Brooklyn Just Got a New State Park

Just in time for summer, the Shirley Chisholm State Park is here.

Brooklyn Just Got a New State Park

This mural depicts Shirley Chisholm, whom the park is named after.

Photo by Mike Groll/Office of Governor Andrew M. Cuomo

Yet another reason to go to Brooklyn: On July 2, the first phase of the 407-acre Shirley Chisholm State Park opened in the New York City borough along Jamaica Bay in East New York, with 10 miles of marked hiking and biking trails, free bike rentals, and a mural by artist Danielle Mastrion that celebrates Shirley Chisholm.

“As we open this beautiful park and open a whole new area of interest to generations of young people, right here in the backyard of Brooklyn, let us also remember the lesson and the moral of Shirley Chisholm, and fight the good fight,” said New York Governer Andrew Cuomo at an opening ceremony for the park, according to a transcript.

The first African American woman elected to Congress, Chisholm was born in Brooklyn in 1924 and represented its 12th Congressional District for seven terms. In 1972, Chisholm became the first African American woman to run for president. She passed away in 2005, but for her efforts to improve underserved communities, Chisholm was posthumously awarded the Presidential Medal of Freedom in 2015 by then-president Barack Obama.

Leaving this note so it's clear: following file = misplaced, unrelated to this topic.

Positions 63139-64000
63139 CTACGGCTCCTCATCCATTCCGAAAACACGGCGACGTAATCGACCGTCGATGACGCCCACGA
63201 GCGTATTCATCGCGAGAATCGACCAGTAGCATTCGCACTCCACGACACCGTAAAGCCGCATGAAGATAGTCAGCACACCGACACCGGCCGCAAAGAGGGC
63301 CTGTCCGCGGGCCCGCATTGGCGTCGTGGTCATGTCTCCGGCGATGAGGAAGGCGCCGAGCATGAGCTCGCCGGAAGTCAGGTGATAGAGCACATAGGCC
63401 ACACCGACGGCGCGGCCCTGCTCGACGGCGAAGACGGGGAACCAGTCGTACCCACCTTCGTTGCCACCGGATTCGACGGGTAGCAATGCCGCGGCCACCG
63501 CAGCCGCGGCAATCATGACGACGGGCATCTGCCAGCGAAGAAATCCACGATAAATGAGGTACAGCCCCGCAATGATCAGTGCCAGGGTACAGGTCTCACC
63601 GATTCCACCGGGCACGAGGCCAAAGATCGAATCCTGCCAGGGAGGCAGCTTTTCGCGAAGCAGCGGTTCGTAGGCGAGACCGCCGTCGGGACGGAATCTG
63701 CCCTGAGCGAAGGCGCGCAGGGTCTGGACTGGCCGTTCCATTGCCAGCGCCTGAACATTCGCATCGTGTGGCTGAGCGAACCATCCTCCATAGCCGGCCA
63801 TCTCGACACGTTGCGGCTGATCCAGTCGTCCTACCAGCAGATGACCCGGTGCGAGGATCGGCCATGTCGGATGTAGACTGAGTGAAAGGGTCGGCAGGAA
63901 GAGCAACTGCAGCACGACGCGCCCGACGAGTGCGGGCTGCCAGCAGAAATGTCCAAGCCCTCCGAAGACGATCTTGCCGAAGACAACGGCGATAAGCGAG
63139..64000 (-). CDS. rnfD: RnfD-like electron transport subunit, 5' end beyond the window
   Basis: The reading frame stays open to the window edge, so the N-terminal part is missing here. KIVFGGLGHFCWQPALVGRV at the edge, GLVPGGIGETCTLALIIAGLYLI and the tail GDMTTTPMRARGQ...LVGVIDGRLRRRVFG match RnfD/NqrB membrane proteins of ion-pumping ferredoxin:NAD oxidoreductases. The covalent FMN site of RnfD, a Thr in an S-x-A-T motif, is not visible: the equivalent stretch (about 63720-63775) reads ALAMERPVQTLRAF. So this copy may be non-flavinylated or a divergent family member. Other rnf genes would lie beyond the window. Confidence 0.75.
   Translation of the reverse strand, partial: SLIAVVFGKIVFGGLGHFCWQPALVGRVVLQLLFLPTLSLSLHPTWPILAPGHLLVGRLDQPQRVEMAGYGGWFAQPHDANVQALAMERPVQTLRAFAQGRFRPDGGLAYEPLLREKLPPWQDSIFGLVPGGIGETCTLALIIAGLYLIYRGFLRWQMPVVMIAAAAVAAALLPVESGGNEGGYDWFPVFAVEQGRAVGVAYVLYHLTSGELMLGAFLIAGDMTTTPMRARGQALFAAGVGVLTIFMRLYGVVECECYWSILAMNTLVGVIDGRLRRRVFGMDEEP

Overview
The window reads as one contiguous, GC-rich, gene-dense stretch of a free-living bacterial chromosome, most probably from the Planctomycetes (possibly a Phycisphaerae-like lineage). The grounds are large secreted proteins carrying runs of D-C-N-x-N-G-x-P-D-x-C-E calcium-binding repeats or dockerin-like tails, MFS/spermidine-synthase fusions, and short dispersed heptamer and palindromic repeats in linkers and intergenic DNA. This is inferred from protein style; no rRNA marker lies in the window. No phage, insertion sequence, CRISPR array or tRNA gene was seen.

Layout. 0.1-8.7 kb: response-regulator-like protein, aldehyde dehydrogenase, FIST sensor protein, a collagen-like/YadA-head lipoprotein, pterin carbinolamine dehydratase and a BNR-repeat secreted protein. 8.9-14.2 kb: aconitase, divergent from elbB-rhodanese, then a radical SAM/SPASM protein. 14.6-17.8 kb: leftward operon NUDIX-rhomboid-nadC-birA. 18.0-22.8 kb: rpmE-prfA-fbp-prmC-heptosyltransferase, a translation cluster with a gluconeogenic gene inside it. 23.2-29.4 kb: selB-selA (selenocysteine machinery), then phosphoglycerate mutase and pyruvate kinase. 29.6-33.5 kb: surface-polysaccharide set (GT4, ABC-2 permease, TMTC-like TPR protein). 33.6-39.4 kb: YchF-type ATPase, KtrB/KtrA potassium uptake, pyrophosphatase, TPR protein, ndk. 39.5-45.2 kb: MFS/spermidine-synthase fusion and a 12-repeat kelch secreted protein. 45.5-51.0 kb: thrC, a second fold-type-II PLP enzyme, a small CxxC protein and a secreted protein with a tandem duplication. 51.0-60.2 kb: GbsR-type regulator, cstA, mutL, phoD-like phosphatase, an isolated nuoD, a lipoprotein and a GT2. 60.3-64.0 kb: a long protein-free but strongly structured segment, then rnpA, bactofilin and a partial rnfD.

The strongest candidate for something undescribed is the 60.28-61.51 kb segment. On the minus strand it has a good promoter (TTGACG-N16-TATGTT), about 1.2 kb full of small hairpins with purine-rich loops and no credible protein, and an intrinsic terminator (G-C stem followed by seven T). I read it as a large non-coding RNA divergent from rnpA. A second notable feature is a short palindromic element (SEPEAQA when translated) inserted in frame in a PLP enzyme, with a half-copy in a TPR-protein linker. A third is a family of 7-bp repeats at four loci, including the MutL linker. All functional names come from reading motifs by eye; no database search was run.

Situated on the site of former Pennsylvania and Fountain avenues landfills, the park sits up to 130 feet above sea level. To the northwest, the Empire State Building is visible; visitors can see the Verrazano-Narrows Bridge and New York Harbor to the west; Jamaica Bay is on view to the south.

By 2021, the park’s second and final phase is slated for completion, which will include pop-up environmental educational facilities, open lawns, and a new, main entrance at Fountain Avenue.

With the opening, the Shirley Chisholm State Park becomes the newest and largest state park in New York City. Other state parks within the city limits include Bayswater Point State Park and Gantry Plaza State Park (both in Queens), East River State Park (Brooklyn), Clay Pit Ponds State Park (Staten Island), Denny Farrell Riverbank State Park (Manhattan), and Roberto Clemente State Park (the Bronx). The park is best reached by car.

>>Next: 11 Crowd-Free National Parks You Should Visit Instead

Katherine LaGrave is a deputy editor at AFAR focused on features and essays.
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